Nothing other than an SSD (which all the new ones have, pretty much) will help your performance on a Mac more than memory. I’d suggest 16, actually.

“writing, web, and watching videos”

16Gb is just insane for the stated use, though. Trust me; I love my RAM and my iMac has 32Gb, but my use is significantly beyond “writing, web, and watching videos,” which could largely be satisfied with a humble iPad with keyboard.

Or a simple Chromebook. :smiley:

I am no Mac expert but if you are just buying this for yourself please note that Apple sells their hardware refurbished with a lot of it just returns. The stock changes constantly.


You may not be interested but they come with 1year warranty and you can purchase Apple Care for them.
Good luck.

Indeed. I actually have no idea why the computer would be running slow. My current desktop set-up is a 16GB RAM quad-core MacPro (trash can edition) with 256GB SSD drive (I foolishly thought I could upgrade this later–and I technically can–but it ain’t cheap and requires a special SSD drive), but my mid-2010 Apple laptop is a dual-core i7 (though I have 8 GB RAM) with a 240GB SSB drive, and it works fine with more memory intensive applications like the latest versions of Lightroom and Photoshop. I certainly don’t have any actions lagging by “many seconds” and, although I don’t have Powerpoint, I can’t imagine it’s more processor intensive than that. Perhaps just the extra 4 GB of RAM helps? I mean, it’s not as fast as my desktop, sure, but it’s also not lagging like that.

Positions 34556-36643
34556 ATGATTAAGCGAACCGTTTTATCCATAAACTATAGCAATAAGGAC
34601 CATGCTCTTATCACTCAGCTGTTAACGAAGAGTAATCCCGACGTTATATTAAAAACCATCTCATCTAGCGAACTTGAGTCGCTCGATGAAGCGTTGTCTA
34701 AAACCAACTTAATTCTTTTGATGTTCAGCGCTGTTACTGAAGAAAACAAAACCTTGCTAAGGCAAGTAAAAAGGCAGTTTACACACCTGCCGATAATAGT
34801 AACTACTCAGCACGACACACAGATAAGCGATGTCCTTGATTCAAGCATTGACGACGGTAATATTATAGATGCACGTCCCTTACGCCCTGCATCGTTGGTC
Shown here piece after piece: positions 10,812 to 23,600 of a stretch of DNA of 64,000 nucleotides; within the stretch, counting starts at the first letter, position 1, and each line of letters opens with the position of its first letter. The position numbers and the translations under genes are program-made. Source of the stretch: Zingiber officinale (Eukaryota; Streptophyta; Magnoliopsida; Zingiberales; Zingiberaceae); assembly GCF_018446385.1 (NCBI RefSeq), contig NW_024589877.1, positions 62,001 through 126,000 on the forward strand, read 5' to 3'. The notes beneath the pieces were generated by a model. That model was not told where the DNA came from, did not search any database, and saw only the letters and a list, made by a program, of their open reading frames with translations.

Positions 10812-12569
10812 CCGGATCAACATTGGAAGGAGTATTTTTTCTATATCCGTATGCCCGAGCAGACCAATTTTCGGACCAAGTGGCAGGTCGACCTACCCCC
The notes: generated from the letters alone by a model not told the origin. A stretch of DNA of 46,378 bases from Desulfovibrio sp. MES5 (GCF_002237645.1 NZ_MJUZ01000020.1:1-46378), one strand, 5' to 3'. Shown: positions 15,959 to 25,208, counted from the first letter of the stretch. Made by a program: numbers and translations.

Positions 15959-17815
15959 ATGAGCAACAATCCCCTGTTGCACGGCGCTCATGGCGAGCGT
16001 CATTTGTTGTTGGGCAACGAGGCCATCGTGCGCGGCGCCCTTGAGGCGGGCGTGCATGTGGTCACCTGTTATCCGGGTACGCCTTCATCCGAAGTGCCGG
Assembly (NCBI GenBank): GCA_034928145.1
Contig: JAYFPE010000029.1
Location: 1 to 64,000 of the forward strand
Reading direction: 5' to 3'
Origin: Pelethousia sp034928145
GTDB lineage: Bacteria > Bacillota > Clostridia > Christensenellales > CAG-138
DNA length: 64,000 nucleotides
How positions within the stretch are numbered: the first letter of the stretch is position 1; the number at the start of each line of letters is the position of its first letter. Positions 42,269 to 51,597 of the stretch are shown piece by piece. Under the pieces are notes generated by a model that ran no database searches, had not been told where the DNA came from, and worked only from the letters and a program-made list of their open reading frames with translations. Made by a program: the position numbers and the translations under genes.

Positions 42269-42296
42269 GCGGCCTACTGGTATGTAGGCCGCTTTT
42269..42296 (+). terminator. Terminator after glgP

I would think the OP would be fine with absolutely the most basic current Mac model.

Apple columnist Andy Inhatko recently rescued his MacBook with an industry standard SSD and a $12 adapter. He Tweeted about it last week.

I agree. The OP really should back up his or her Macbook Air, reformat it, and install the OS fresh. There is little to no reason for anything to take that long to perform tasks as simple as described.